Verses 3-5 are talking about people who pervert knowledges from the Word, knowledges which help us form true, useful doctrine. When people successfully corrupt knowledge from the Word, they also undermine the good that would come from that knowledge. But, these people will perish, spiritually.

Verses 6-8 describe people who apply the Word to create or reinforce heretical false ideas. That's not a good thing to do; they will perish, too.

Verses 9-10 address people who pervert knowledges [cognitiones] of good and truth, and thereby injure the external sense of the Word.

Verses 11-12 are about people who pervert the sense of the letter of the Word by falsity, by which doctrine perishes.

Finally, verses 13-15 describe people who falsify the truths of the sense of the letter of the Word: they do not resist in the day of combat, but destroy the truth of doctrine.

What are we to make of this? One take-away is that the Lord loves us, and wants to protect us. Another is that he wants us to carefully read the Word and seek the truths in it - those in the literal sense, and those in the internal sense. From these we should form sound doctrine, and develop good loves that can be built on true ideas.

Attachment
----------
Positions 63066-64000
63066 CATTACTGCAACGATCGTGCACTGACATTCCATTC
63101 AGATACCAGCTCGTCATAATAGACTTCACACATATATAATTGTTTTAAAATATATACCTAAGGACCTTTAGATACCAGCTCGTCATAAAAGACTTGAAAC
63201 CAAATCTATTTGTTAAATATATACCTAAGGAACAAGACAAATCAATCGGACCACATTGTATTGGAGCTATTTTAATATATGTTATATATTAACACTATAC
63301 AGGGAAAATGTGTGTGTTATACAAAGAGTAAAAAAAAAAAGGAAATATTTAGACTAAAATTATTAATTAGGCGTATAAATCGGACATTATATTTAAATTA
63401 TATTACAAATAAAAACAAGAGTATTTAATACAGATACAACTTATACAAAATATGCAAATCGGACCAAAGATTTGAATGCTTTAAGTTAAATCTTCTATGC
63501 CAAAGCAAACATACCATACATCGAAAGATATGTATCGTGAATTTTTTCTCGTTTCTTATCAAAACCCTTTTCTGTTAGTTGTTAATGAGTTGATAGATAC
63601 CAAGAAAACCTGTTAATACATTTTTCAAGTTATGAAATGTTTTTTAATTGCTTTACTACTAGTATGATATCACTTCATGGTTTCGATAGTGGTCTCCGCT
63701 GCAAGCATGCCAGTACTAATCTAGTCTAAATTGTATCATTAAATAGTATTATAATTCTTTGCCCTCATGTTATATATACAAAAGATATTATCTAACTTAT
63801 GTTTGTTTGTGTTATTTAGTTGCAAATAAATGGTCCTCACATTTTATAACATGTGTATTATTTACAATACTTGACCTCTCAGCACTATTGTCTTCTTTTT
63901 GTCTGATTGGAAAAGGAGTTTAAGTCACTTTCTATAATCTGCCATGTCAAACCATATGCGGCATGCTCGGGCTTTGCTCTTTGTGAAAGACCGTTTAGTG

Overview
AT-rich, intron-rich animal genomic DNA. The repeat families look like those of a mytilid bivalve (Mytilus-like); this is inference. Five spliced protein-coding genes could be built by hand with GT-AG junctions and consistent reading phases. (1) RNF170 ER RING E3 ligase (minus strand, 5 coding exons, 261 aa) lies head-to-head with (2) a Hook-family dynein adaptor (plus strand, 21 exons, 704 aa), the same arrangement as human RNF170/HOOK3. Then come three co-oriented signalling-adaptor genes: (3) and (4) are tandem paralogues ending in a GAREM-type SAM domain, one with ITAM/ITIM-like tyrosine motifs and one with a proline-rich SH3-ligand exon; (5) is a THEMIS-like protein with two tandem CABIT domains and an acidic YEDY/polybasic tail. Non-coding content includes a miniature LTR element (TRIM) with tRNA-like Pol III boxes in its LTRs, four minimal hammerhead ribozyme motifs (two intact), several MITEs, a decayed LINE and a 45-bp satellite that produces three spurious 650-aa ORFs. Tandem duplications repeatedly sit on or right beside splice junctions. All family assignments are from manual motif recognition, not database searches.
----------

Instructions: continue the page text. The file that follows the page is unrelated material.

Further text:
For further reading, see Arcana Coelestia 2606, 10325, and The Inner Meaning of the Prophets and Psalms 201.

Swedenborg

Hlavní výklad ze Swedenborgových prací:

Arcana Coelestia 2606, 10325

The Inner Meaning of the Prophets and Psalms 201


Další odkazy Swedenborga k této kapitole:

Arcana Coelestia 367, 1197, 3995, 4171, 6419, 6804, 9340, ...

Apocalypse Revealed 343, 612


Odkazy ze Swedenborgových nevydaných prací:

Apocalypse Explained 419, 532, 601, 746, 817, 850

Scriptural Confirmations 9, 75

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City of Judah,' as in Isaiah 40:9, signifies the doctrine of love towards the Lord and love towards our neighbor in its whole extent.

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Jerusalem
Jerusalem, on Mount Zion, signifies the doctrine of love to the Lord, and how it governs your life. Jerusalem first comes to our attention in...

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As with many common verbs, the meaning of “to say” in the Bible is highly dependent on context. Who is speaking? Who is hearing? What...

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Damascus and Aroer (Isaiah 17:1, 2) signify the knowledges of truth and good. See Eliezer of Damascus.

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Bakal
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prinsipe
Captains and Rulers (Jer. 51:23) signifies principal evils and falsities. Captains and Rulers (Ezek 33:6) signifies principal truths. See Chief Captains.